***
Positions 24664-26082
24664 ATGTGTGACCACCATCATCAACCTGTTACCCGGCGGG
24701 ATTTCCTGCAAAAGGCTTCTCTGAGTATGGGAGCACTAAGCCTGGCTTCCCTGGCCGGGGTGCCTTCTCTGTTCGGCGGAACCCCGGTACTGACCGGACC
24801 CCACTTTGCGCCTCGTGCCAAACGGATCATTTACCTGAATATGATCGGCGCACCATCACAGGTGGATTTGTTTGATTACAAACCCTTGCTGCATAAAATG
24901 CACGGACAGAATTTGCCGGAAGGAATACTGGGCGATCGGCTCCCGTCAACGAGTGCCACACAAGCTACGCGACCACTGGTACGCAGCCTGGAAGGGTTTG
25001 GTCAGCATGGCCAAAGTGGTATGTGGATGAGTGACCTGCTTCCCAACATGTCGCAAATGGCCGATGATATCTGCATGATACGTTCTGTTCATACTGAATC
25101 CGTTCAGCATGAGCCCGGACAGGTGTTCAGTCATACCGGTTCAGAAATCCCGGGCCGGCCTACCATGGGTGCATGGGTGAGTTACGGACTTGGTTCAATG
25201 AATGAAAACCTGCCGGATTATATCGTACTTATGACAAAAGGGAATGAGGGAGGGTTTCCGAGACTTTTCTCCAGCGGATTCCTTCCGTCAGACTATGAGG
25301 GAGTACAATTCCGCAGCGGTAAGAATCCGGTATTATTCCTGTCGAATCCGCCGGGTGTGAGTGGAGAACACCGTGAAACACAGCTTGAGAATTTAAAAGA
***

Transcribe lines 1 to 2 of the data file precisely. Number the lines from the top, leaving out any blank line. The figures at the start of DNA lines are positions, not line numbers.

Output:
Positions 24664-26082
24664 ATGTGTGACCACCATCATCAACCTGTTACCCGGCGGG